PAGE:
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Photos for the Future

SBMA’s Ten Celebrates the Growing Legacy of PhotoFutures


When the Santa Barbara Museum of Art’s latest photography exhibition opened to the public, its content came full circle. The show-Ten: Gifts of SBMA PhotoFutures-celebrates the contribution and support from a dedicated group of photography enthusiasts. During the past 10 years, their organization, PhotoFutures, has assisted SBMA in purchasing pieces for its permanent collection, and Curator of Photography Karen Sinsheimer thought such an anniversary provided the perfect opportunity to share their contribution with the public at large.

Every year we have a buying spree where I bring in a number of things I want to acquire for the collection, and PhotoFutures then gets to spend their money to help me purchase some of those works,” explained Sinsheimer. “In many cases, individuals will step forward to help fund other pieces that the group can’t quite afford. Not only has it been an invaluable undertaking for the museum’s collection, it has also been a very exciting one.”

Since its foundation in 1998 by William Brian Little and Mrs. Kingman Douglass, PhotoFutures has been supporting acquisitions that have helped shape the museum’s photographic collection. The current exhibition offers an insight into the results, and highlights favored subject areas, including the western Pacific Rim and the boundless frontier of art and science, which help this collection stand alone.

Here we sit just 90 miles from the Getty, so there’s no point-nor is there any possibility-of my trying to duplicate what they do,” said Sinsheimer. “They have vast, in-depth holdings over the entire history of photography. I can’t do that. But what I can do is establish areas where we can really build some unique holdings. What we are really trying to do is to create a collection that will be unique and that will have its own particular presence-something that is distinguished from other collections.”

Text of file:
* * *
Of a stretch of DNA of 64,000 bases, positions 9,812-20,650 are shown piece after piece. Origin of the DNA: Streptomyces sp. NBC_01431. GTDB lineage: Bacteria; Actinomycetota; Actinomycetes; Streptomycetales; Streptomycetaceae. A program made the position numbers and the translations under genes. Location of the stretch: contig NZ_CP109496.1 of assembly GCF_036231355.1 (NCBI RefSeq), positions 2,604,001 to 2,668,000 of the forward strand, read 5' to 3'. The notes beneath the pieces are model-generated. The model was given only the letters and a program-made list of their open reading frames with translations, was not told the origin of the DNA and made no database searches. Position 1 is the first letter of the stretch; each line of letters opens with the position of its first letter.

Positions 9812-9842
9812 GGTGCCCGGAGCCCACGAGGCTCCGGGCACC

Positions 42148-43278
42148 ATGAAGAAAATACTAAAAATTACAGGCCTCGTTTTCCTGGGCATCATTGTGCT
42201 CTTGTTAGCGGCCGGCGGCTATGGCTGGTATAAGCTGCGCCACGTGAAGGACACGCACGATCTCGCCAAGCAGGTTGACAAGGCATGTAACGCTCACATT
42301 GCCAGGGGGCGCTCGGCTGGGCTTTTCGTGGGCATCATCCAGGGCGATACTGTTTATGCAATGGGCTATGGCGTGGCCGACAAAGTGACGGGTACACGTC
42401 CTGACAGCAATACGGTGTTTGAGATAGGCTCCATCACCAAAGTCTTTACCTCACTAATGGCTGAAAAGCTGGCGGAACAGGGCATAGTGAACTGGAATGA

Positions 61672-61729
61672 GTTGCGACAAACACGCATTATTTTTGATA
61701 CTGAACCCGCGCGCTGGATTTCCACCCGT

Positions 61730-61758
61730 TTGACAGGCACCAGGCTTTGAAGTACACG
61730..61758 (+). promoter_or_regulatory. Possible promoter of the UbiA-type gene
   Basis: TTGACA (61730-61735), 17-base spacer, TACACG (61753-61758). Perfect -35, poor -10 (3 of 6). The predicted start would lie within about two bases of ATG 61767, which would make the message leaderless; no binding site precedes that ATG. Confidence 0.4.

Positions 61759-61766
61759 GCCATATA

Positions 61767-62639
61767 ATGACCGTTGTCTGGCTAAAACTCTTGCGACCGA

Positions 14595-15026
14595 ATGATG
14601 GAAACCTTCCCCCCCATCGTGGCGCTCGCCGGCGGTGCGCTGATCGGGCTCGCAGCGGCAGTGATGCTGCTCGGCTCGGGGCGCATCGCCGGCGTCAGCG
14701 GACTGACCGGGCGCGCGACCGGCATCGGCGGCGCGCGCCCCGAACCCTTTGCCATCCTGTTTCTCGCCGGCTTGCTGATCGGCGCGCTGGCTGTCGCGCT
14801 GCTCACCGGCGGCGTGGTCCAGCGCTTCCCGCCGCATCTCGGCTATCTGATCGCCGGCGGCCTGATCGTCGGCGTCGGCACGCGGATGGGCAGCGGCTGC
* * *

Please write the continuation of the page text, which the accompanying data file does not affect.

As an organization, PhotoFutures is more than just a means of acquiring new work for SBMA; it also offers a dynamic forum for ongoing dialogue. The collective typically meets each month, and Sinsheimer introduces members to guest speakers including curators, dealers, publishers, and artists. Members are offered the rare opportunity to become familiar with some of photography’s leading figures in an informal setting.

It’s a small group, which helps makes it an intimate experience,” explained PhotoFutures supporter, collector, and photographer Keith Fishman. “It really allows the members to get up close and personal with the people who are playing a significant role in shaping photography as an art form. And it’s an opportunity to put people who have an appetite for this together, regardless of whether they are beginning or seasoned collectors.”

This kind of enthusiasm has furthered the cause of fine art photography within the community and has introduced more than 100 new photographs to the museum’s collection. But given that many of the organization’s members are avid collectors themselves, what directs a privately purchased work into SBMA’s collection, rather than a personal one?

In a lot of cases, it is synergistic,” Sinsheimer responded. “Not only do I expose these people to artists and opportunities that they might not otherwise know about, but they also get access to people that they might not otherwise have the opportunity to meet. And, conversely, I think people take a sense of pride from realizing that they are helping build the public collection of the museum that will be taken care of in perpetuity, and that they are contributing to that legacy.”

A visit to Ten: Gifts of SBMA PhotoFutures reveals the depth of that legacy. From one of the first PhotoFutures acquisitions-David Maisel’s beautiful abstraction of a dry lake bed in the Owens Valley-to Jackie Nickerson’s empowered portrait of a South African grandmother, one of the most recent, these 10 years of contributions lead the viewer on a wondrous photographic journey.

And that’s the beauty of photography,” affirmed Fishman. “It doesn’t matter which side of the camera you are on; it is still the same beautiful, voyeuristic experience we all share.”

4*1*1

Ten: Gifts of SBMA PhotoFutures is on display at SBMA now through December 21. For more information, call 963-4364 or visit sbma.net.

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